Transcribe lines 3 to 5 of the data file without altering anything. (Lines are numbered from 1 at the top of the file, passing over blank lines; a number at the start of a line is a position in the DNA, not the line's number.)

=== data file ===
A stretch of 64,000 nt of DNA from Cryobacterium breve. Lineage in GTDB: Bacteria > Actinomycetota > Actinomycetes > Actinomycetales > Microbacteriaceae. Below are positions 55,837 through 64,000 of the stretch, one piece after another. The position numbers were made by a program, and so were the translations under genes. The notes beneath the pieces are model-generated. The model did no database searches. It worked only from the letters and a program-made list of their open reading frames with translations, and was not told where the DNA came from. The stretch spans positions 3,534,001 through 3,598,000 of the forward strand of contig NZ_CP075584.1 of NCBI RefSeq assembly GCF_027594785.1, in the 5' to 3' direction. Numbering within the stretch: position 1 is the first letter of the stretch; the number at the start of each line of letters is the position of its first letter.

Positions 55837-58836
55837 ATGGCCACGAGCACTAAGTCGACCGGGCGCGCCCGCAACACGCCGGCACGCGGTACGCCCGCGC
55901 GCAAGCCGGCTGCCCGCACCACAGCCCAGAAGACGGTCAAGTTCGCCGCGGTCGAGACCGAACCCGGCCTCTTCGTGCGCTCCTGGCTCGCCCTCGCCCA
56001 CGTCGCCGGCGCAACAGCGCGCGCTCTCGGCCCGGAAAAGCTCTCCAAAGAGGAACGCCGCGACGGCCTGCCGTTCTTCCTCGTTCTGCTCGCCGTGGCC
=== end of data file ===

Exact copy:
55837 ATGGCCACGAGCACTAAGTCGACCGGGCGCGCCCGCAACACGCCGGCACGCGGTACGCCCGCGC
55901 GCAAGCCGGCTGCCCGCACCACAGCCCAGAAGACGGTCAAGTTCGCCGCGGTCGAGACCGAACCCGGCCTCTTCGTGCGCTCCTGGCTCGCCCTCGCCCA
56001 CGTCGCCGGCGCAACAGCGCGCGCTCTCGGCCCGGAAAAGCTCTCCAAAGAGGAACGCCGCGACGGCCTGCCGTTCTTCCTCGTTCTGCTCGCCGTGGCC